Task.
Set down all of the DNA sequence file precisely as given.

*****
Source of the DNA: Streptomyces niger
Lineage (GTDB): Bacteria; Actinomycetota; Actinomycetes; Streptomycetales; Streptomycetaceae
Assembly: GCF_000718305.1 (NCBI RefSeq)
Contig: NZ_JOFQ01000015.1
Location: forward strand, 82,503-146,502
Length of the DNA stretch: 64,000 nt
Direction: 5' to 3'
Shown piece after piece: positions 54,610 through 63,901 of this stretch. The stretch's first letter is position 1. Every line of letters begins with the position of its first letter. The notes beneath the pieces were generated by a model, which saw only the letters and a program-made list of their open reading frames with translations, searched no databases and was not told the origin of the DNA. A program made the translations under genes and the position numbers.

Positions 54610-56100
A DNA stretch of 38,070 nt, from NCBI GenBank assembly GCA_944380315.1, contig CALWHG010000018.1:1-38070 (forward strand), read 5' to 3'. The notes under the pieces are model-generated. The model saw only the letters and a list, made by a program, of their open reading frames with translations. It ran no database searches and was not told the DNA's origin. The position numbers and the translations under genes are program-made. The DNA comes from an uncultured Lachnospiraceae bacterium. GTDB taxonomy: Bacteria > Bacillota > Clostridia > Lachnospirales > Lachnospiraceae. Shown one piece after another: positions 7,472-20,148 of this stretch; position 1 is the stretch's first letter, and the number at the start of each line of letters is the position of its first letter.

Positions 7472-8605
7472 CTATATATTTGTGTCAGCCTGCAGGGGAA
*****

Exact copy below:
Source of the DNA: Streptomyces niger
Lineage (GTDB): Bacteria; Actinomycetota; Actinomycetes; Streptomycetales; Streptomycetaceae
Assembly: GCF_000718305.1 (NCBI RefSeq)
Contig: NZ_JOFQ01000015.1
Location: forward strand, 82,503-146,502
Length of the DNA stretch: 64,000 nt
Direction: 5' to 3'
Shown piece after piece: positions 54,610 through 63,901 of this stretch. The stretch's first letter is position 1. Every line of letters begins with the position of its first letter. The notes beneath the pieces were generated by a model, which saw only the letters and a program-made list of their open reading frames with translations, searched no databases and was not told the origin of the DNA. A program made the translations under genes and the position numbers.

Positions 54610-56100
A DNA stretch of 38,070 nt, from NCBI GenBank assembly GCA_944380315.1, contig CALWHG010000018.1:1-38070 (forward strand), read 5' to 3'. The notes under the pieces are model-generated. The model saw only the letters and a list, made by a program, of their open reading frames with translations. It ran no database searches and was not told the DNA's origin. The position numbers and the translations under genes are program-made. The DNA comes from an uncultured Lachnospiraceae bacterium. GTDB taxonomy: Bacteria > Bacillota > Clostridia > Lachnospirales > Lachnospiraceae. Shown one piece after another: positions 7,472-20,148 of this stretch; position 1 is the stretch's first letter, and the number at the start of each line of letters is the position of its first letter.

Positions 7472-8605
7472 CTATATATTTGTGTCAGCCTGCAGGGGAA